The total deal for Palmer will be just over $24 million, a source told ESPN’s Dan Graziano. He will get a $6.75 million signing bonus and a new $2 million roster bonus, plus $15.5 million in salary and bonuses fully guaranteed in 2017. Before the extension deal, none of his money for 2017 had been guaranteed.

His 2018 salary will be $12.5 million plus a $1.5 million roster bonus, none of which is guaranteed, according to the source.

“Clearly these are two core members of our team who have played major roles in our success,” said Cardinals general manager Steve Keim in a statement. “Each of them had contracts that were due to expire in the next year or two so these extensions provide a measure of certainty and clarity for the players and organization, both now and in the years ahead. It also reaffirms our long-stated intention that when the time comes, these two great players end their stellar careers as Cardinals.”

The deals came one day after Arizona signed defensive back Tyrann Mathieu to a five-year, $62.5 million extension, with $21.5 million guaranteed at signing.

The Cardinals wanted to keep the core of their team together for as long as they could, and these extensions will enable them to do just that. Palmer is 36 and Fitzgerald turns 33 this month, but they have played as if they’re in the prime of their careers.

Gruden: Redskins to ‘experiment’ with touchback rule

“I’m sure they’re probably discussing that possibility, and you know, that’s something everybody’s looking at due to the speed of the kickoff and the injuries that might happen on kickoffs, but it’s been an exciting part of football for a long time,” Gruden said. “It’d be unfortunate if it were to be dismissed from football in my opinion. But, my opinion doesn’t really matter. I think it’s an exciting part of the game and something that’s very important to the game.”

Matt Ryan, Atlanta Falcons
Ryan has the ability to win a Super Bowl — he has the arm strength, the accuracy, the tools you need. The third overall pick in the 2008 NFL Draft is the most prolific passer in Falcons history, possessing the franchise records in career yards (32,757), passing touchdowns (202) and completions (2,915). He just never has had a complete team around him. Last season was a mixed bag for Ryan, who posted the third-best completion percentage (66.3) and yardage total (4,591) of his career, along with his second-lowest touchdown total (21) and third-worst passer rating (89.0). As always with Ryan, the key is the cast around him, and while Atlanta did add a solid No. 2 receiver in Mohamed Sanu, I have concerns about the defense’s ability to rush the passer.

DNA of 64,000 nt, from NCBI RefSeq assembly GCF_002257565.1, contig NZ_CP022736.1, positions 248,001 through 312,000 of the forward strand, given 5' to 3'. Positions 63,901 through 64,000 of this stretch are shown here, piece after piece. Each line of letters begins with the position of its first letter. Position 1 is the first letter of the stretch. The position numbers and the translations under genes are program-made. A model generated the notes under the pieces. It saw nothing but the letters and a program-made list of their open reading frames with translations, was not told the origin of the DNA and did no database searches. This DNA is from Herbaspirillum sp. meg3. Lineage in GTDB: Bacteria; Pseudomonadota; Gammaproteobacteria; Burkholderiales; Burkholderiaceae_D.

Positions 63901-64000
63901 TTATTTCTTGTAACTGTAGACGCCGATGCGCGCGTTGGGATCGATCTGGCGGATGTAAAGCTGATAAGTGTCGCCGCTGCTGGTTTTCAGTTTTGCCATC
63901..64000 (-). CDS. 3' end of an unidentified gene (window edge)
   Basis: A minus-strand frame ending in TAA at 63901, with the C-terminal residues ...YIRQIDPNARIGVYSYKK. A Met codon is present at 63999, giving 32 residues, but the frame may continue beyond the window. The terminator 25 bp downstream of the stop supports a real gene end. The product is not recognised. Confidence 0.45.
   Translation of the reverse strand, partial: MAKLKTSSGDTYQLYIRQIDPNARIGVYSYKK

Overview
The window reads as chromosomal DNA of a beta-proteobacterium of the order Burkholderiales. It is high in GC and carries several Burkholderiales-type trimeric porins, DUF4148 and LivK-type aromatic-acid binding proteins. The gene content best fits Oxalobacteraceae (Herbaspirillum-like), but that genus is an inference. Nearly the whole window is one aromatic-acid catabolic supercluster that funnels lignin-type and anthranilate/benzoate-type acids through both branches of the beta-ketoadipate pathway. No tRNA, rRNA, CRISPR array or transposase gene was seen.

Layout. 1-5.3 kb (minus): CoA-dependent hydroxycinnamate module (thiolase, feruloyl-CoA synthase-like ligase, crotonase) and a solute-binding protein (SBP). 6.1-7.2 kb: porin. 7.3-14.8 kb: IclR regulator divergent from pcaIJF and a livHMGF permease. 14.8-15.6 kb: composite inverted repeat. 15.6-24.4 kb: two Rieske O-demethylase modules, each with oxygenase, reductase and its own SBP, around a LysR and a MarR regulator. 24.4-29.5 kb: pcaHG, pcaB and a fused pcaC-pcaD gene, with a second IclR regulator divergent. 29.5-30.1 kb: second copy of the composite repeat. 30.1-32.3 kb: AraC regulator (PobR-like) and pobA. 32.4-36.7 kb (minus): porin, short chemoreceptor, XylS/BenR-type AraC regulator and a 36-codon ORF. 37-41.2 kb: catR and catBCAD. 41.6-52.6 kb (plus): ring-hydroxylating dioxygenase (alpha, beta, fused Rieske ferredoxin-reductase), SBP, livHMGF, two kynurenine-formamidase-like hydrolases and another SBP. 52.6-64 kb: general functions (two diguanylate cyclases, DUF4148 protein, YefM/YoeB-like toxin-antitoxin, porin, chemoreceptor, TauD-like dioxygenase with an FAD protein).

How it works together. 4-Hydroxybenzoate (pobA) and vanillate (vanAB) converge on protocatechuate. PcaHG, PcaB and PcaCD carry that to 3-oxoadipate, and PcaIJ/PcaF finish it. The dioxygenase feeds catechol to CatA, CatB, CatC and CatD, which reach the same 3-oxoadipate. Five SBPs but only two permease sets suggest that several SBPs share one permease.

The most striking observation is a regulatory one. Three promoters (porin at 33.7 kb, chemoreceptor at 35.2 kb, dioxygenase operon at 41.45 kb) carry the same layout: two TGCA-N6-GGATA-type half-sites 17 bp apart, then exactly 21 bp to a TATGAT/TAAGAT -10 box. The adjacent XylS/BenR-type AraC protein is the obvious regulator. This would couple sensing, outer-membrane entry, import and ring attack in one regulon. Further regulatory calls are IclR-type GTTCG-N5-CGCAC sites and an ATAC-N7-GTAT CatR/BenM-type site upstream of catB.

Andrew Luck, Indianapolis Colts
I think you can throw out Luck’s 2015 season, which was kind of a disaster, as a casualty of the injuries that dogged him for most of the year. The fact remains that he took Indianapolis to the playoffs in each of his first three professional years, advancing a level each time out. He has everything you need for success — athletic ability, speed, arm strength, accuracy and leadership qualities. Yes, he’s been saddled by a lack of roster support throughout his Colts tenure, but even after 2015, I have faith in Luck’s power to elevate a lesser team through his play.

Jaguars fans are about to get an extended look at Myles Jack.

Jacksonville defensive coordinator Todd Wash told reporters that the rookie linebacker will share reps with the starters during Wednesday’s training camp practice.

With veteran Paul Posluszny taking the day off, Jack will have a chance to show off some of the insane athleticism that triggered the team to grab the former UCLA star in the second round of the draft.

Jack was seen as a top-five pick, but spiraled down the board amid concerns over a knee injury that could eventually require surgery. After many initially projected Jack to the Jaguars at No. 5 overall, Jacksonville might have pulled off the draft’s biggest steal by grabbing him at No. 36 — a slide Jack won’t soon forget.

“It’s all motivation and I actually appreciate it. It’s made me hungry. It’s grounded me a lot,” Jack told The Rich Eisen Show in May. “It was, honestly, humiliating. It was embarrassing having to sit there, and afterwards walking out, having my girl to my left, my mom to my right, my grandmother to the right of her and having to look at them, it was a tough feeling. It wasn’t a good night, truthfully.”

Jack is expected to eventually replace Posluszny at middle linebacker, but Wednesday’s snaps aren’t a permanent promotion. With lightning-quick Telvin Smith notched on the weak side, Jack could wind up playing the SAM role as a rookie. The pairing of Smith and Jack would give the Jaguars plenty of speed and explosion, something the rookie has already shown off during camp.